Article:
Into the Wild

The Making of Myakka River State Park

Generosity, vision and the Great Depression all played a role.

By Kay Kipling November 29, 2017 Published in the December 2017 issue of Sarasota Magazine

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Cattle grazed the myakka prairies in the early 20th century.

What is the meaning of “Myakka?” Depends on who you ask.

According to the Florida State Parks website, the exact translation of the word is unknown. But a story in the publication Florida Currents claims the word derives from “miarca,” which means “big water” in the language of the Seminole Indians. (It was allegedly a Seminole who told a land surveyor in the 1850s that the name of the river was Myakka, although it shows up as the Asternal River on English maps prior to 1850.)

Whatever the origins of the river’s name, the dry prairie surrounding it—well stocked with grasses, palmetto and other low shrubs—provided forage for cattle for decades, both prior to the acquisition of thousands of acres by Mrs. Bertha Palmer starting in 1910 and after, as this savvy businesswoman developed her Meadow Sweet Pastures. Palmer passed away in 1918.

Meanwhile, forward-thinking Sarasota resident (and first mayor) A.B. Edwards had already been working on the idea of setting aside a natural area for preservation in the late teens and early 1920s. In 1934, during the Great Depression, the state of Florida had foreclosed on more than 6,000 acres in the Myakka lower lake region. Seeing an opportunity, Edwards persuaded the trustees of the Internal Improvement Fund (IFF) to purchase more than 17,000 acres from the A.C. Honore Palmer Estate, and shortly after, Bertha’s sons, Honore and Potter, donated more than 1,900 acres to the state in her memory.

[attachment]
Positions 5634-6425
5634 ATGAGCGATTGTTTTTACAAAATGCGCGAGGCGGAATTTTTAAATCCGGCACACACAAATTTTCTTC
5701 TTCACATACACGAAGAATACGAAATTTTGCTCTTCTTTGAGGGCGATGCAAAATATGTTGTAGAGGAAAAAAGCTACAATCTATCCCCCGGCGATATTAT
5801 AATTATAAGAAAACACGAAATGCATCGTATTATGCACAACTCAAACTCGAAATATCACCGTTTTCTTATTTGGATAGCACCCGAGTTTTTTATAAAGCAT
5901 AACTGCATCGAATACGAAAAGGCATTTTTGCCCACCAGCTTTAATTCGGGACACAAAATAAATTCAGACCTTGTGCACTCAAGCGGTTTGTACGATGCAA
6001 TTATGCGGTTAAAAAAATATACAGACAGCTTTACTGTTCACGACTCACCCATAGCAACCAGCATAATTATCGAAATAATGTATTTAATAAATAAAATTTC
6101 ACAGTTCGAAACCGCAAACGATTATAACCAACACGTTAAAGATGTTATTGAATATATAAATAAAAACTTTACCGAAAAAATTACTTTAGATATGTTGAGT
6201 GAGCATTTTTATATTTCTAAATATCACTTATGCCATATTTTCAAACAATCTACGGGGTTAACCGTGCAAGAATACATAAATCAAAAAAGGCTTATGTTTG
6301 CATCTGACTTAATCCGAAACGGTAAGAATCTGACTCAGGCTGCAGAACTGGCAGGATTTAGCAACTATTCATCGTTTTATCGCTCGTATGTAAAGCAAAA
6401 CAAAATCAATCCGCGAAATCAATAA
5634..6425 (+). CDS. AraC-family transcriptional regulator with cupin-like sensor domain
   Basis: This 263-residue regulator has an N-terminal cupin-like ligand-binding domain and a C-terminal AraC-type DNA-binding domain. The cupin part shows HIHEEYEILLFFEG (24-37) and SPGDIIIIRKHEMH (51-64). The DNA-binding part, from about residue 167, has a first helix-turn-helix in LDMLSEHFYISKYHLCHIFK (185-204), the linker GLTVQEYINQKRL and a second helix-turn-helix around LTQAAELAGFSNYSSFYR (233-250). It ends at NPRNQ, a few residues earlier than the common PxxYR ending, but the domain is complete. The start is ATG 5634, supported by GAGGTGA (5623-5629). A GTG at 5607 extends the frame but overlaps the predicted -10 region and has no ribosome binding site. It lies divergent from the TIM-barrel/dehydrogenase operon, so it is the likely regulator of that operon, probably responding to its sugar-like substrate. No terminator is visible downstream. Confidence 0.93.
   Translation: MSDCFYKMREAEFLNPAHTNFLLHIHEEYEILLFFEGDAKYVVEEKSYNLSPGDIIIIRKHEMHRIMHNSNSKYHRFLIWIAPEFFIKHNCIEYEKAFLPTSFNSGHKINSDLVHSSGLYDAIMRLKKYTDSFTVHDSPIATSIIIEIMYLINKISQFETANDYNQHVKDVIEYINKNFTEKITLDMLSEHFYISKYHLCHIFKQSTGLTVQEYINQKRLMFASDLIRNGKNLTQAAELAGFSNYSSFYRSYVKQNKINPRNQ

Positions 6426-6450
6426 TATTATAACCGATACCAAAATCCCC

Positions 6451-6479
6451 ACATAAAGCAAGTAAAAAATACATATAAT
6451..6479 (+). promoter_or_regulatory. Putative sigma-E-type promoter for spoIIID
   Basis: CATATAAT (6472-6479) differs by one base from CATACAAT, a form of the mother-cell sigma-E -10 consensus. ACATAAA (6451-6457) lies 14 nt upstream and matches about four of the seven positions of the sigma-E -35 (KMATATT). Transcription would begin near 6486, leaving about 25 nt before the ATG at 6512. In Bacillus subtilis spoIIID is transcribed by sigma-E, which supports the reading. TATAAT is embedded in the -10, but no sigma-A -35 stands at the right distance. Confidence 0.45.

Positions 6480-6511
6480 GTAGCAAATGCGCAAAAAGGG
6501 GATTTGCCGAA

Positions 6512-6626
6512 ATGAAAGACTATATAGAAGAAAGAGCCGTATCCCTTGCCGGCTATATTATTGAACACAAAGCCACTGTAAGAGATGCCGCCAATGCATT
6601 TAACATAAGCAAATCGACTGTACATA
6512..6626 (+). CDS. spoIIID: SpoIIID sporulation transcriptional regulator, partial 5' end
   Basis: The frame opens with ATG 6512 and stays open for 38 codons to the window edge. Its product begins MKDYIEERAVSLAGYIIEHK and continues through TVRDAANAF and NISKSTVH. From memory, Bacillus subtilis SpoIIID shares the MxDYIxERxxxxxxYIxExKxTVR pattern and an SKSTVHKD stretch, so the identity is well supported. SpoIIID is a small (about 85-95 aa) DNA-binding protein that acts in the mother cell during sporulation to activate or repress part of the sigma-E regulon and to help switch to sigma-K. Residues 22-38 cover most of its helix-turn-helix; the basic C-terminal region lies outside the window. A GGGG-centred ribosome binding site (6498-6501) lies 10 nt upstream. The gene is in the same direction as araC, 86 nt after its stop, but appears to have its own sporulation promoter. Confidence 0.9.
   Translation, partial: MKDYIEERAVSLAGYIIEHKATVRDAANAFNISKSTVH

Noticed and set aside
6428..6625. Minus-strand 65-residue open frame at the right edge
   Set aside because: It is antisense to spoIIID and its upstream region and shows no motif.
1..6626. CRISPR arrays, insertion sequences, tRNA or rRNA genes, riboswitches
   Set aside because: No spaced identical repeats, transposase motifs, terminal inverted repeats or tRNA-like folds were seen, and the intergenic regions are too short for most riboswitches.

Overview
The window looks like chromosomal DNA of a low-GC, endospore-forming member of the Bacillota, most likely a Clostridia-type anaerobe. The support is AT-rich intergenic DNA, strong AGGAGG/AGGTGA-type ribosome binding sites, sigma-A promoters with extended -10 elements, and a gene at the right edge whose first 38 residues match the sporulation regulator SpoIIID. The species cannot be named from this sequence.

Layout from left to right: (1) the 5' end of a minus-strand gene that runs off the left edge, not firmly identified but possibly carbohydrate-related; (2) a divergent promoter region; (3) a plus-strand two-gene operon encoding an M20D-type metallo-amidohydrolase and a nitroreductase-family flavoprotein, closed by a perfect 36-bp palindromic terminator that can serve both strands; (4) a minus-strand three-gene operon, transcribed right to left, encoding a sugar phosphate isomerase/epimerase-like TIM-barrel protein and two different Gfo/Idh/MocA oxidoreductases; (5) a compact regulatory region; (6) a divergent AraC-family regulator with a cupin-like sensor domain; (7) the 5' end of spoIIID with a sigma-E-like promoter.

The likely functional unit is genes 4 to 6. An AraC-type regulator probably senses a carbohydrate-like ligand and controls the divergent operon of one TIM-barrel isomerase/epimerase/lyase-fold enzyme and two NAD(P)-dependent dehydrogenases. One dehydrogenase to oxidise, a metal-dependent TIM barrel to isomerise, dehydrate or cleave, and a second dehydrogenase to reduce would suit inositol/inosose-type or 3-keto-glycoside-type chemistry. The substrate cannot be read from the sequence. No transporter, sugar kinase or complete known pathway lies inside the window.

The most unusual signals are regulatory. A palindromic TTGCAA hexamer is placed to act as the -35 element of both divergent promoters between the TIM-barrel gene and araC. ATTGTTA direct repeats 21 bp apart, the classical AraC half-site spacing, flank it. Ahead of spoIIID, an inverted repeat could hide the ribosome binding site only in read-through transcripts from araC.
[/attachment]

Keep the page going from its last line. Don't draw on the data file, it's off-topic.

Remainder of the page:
Now, what to do with all that wild landscape? In a fortuitous bit of timing, the Civilian Conservation Corps (CCC), one of many federal relief agencies established during the Depression as part of the New Deal program, was brought in to build roads, bridges and cabins, along with digging drainage ditches and cutting trees and underbrush, in order to make the area available for visitors. Our region got the infrastructure for a huge state park, and the CCC crews—otherwise unemployed young men—found themselves with work, lodging, regular meals, medical exams and even after-hours schooling. (There was also a recreation hall with billiards, a piano and a canteen for them, to say nothing of the fishing and swimming close at hand.)

The Myakka River State Park was officially dedicated on Feb. 18, 1941, and opened to the public in June 1942. Since then thousands upon thousands of visitors have enjoyed the unspoiled nature of the park, thanks to the foresight of some, the generosity of others, and the hard labor of hundreds more. 

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